Biologic Versus Nonbiologic Mesh in Ventral Hernia Repair: A Systematic Review and Meta-analysis
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The current standard of treatment for most ventral hernias is a mesh-based repair. Little is known about the safety and efficacy of biologic versus nonbiologic grafts. A meta-analysis was performed to examine two primary outcomes: recurrence and wound complication rates.
Electronic databases and reference lists of relevant articles were systematically searched for all clinical trials and cohort studies published between January 1990 and January 2012. A total of eight retrospective studies, with 1,229 patients, were included in the final analysis.
Biologic grafts had significantly fewer infectious wound complications (p < 0.00001). However, the recurrence rates of biologic and nonbiologic mesh were not different. In subgroup analysis, there was no difference in recurrence rates and wound complications between human-derived and porcine-derived biologic grafts.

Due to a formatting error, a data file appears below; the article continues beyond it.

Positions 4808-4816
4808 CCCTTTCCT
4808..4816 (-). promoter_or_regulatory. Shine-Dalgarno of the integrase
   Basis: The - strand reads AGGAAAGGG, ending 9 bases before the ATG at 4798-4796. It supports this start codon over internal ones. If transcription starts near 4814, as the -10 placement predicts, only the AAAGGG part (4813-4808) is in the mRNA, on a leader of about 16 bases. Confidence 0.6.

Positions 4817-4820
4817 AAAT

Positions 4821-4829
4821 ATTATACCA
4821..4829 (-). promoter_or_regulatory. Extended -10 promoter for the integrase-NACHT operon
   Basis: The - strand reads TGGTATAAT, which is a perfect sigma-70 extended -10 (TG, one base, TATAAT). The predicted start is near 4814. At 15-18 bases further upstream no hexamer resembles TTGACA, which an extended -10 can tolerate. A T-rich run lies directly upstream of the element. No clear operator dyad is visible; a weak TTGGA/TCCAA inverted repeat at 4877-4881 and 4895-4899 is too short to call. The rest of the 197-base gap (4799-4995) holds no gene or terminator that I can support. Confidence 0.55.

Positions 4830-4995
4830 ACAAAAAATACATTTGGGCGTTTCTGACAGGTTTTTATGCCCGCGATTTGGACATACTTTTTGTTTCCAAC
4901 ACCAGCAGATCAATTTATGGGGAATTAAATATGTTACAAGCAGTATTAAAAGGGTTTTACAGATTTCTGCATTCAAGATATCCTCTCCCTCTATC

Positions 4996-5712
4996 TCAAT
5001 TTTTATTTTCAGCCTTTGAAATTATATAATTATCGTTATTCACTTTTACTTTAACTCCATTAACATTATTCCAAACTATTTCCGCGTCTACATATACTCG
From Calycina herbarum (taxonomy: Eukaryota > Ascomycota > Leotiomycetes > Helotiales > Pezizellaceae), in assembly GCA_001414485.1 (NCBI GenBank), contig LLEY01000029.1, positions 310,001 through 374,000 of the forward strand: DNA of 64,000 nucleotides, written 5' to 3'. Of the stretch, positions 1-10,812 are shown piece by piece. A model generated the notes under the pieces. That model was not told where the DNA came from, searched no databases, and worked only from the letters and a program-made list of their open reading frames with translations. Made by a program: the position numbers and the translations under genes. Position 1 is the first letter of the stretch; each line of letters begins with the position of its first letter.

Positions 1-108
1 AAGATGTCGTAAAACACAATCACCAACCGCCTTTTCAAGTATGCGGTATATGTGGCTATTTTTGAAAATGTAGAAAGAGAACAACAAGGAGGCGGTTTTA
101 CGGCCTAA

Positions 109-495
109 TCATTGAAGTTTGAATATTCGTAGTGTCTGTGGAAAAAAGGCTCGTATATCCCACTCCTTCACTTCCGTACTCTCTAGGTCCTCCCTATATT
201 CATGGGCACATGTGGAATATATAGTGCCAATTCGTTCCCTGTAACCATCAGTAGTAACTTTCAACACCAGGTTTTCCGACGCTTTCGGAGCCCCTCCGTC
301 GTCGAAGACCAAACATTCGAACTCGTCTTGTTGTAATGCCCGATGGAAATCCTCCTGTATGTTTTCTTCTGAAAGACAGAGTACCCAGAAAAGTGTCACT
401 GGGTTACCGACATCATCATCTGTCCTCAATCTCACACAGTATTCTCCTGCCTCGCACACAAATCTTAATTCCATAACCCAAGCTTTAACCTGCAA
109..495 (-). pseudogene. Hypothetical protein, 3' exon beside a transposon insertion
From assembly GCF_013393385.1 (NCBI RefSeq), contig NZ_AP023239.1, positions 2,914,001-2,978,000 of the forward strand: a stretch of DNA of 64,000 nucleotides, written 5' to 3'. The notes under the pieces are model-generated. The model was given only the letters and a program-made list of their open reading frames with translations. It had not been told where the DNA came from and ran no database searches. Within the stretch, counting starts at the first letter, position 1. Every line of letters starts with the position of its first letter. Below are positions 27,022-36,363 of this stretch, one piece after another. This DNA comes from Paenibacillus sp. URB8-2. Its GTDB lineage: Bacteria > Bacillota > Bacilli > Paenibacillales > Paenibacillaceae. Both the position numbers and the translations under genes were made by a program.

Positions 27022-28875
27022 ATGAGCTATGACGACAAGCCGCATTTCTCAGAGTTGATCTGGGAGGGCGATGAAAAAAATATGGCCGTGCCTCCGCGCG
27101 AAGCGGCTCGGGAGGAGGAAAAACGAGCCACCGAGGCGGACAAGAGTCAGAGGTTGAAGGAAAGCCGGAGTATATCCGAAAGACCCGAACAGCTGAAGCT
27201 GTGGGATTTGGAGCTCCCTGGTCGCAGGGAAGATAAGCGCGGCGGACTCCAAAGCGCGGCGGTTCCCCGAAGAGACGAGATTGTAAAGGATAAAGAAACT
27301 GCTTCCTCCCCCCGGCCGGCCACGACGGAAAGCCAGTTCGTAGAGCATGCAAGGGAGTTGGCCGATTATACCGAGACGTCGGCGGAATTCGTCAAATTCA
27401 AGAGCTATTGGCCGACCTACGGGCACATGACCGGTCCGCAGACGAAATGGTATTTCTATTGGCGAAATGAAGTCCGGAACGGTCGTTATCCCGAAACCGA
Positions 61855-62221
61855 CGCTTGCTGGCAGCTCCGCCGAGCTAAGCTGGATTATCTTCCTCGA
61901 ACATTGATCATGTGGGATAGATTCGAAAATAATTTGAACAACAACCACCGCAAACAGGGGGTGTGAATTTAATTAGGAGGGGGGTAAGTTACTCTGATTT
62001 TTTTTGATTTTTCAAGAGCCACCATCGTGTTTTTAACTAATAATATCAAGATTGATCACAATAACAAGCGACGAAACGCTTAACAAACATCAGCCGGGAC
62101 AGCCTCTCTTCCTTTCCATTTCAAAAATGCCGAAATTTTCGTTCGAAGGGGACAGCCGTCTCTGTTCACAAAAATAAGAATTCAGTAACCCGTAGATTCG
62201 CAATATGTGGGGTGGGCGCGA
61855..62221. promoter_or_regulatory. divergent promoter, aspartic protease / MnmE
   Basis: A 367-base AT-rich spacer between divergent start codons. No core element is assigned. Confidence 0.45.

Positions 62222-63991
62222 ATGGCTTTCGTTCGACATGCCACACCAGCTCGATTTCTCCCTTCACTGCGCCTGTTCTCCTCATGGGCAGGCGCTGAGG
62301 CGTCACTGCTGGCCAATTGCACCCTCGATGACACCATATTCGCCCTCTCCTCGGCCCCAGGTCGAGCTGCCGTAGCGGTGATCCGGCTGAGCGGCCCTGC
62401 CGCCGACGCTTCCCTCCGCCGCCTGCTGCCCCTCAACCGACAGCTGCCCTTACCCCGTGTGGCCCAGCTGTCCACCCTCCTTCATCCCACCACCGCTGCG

Use of biologic mesh for ventral hernia repair results in less infectious wound complications but similar recurrence rates compared to nonbiologic mesh. This supports the application of biologic mesh for ventral hernia repair in high-risk patients or patients with a previous history of wound infection only when the significant additional cost of these materials can be justified and synthetic mesh is considered inappropriate.
KeywordsHernia Repair Incisional Hernia Ventral Hernia Wound Complication Ventral Hernia Repair
Component separation technique
Human acellular dermal matrix
Human biologic mesh
Porcine biologic mesh
Conflict of interest
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